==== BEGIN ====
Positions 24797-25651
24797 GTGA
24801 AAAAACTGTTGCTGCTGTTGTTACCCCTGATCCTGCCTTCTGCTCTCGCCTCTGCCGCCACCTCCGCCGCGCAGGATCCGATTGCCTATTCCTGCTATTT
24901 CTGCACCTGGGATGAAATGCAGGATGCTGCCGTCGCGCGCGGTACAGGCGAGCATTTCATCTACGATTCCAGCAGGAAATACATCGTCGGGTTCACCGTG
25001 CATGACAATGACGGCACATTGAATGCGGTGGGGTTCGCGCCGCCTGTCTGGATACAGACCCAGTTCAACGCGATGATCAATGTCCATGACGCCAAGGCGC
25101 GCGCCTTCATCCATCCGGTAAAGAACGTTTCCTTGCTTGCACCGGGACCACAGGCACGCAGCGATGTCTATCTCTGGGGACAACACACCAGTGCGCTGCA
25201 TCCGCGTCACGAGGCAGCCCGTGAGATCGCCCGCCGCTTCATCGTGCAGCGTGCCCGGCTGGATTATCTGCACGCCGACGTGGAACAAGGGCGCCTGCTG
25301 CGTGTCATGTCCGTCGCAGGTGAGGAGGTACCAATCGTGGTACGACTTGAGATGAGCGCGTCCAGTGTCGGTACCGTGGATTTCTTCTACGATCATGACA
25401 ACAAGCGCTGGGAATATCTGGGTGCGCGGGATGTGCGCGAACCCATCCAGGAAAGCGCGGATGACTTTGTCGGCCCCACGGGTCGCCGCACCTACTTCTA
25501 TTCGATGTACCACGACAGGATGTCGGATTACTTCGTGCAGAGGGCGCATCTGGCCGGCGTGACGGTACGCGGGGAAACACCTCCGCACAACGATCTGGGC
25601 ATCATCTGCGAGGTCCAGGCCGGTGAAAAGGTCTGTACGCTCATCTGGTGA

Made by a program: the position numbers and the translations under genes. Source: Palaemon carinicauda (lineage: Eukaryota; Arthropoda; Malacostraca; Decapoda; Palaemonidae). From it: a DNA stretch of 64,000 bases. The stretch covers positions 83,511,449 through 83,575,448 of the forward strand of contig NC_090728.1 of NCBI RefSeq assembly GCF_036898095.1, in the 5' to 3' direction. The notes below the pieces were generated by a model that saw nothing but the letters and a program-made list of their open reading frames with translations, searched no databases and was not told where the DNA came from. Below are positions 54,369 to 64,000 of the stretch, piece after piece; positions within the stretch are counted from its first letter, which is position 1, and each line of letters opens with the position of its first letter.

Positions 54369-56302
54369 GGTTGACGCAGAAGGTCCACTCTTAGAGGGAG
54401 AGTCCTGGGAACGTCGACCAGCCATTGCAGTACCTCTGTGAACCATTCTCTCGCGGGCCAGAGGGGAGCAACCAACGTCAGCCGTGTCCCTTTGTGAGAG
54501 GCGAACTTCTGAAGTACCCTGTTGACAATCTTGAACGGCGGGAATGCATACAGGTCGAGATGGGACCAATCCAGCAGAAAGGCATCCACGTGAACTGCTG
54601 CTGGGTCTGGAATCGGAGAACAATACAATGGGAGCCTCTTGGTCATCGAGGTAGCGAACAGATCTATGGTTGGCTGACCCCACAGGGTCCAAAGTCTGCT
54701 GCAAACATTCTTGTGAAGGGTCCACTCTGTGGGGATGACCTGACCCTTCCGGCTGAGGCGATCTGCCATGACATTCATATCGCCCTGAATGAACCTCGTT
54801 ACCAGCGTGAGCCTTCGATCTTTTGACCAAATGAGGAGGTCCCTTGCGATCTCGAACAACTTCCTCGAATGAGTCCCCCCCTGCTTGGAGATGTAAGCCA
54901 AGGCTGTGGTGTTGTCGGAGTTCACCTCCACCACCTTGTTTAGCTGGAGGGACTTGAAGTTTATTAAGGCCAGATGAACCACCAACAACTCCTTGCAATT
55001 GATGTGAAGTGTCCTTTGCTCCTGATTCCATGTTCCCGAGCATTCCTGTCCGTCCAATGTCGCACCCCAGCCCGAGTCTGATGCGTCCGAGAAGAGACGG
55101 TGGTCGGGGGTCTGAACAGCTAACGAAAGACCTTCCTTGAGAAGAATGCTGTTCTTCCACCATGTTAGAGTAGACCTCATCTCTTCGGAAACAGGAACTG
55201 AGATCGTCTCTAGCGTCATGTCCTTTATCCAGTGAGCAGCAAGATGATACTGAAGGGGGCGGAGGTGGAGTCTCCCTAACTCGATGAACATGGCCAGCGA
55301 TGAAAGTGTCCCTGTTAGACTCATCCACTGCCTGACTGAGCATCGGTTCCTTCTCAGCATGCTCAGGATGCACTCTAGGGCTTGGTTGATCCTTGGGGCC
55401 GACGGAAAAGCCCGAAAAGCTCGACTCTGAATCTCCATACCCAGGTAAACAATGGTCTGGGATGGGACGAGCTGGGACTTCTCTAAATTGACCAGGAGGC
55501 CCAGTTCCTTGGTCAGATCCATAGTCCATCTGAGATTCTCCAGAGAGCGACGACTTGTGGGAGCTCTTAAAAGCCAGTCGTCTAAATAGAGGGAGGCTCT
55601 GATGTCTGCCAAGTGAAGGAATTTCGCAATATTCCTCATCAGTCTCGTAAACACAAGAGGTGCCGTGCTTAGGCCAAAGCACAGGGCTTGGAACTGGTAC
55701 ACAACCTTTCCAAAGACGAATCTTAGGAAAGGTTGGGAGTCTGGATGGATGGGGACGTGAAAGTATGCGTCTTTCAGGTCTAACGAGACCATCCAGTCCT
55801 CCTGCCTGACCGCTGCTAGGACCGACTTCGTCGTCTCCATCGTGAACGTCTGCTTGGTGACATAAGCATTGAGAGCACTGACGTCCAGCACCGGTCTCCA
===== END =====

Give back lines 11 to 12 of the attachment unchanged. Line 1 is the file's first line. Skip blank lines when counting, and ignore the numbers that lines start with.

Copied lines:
25601 ATCATCTGCGAGGTCCAGGCCGGTGAAAAGGTCTGTACGCTCATCTGGTGA

Made by a program: the position numbers and the translations under genes. Source: Palaemon carinicauda (lineage: Eukaryota; Arthropoda; Malacostraca; Decapoda; Palaemonidae). From it: a DNA stretch of 64,000 bases. The stretch covers positions 83,511,449 through 83,575,448 of the forward strand of contig NC_090728.1 of NCBI RefSeq assembly GCF_036898095.1, in the 5' to 3' direction. The notes below the pieces were generated by a model that saw nothing but the letters and a program-made list of their open reading frames with translations, searched no databases and was not told where the DNA came from. Below are positions 54,369 to 64,000 of the stretch, piece after piece; positions within the stretch are counted from its first letter, which is position 1, and each line of letters opens with the position of its first letter.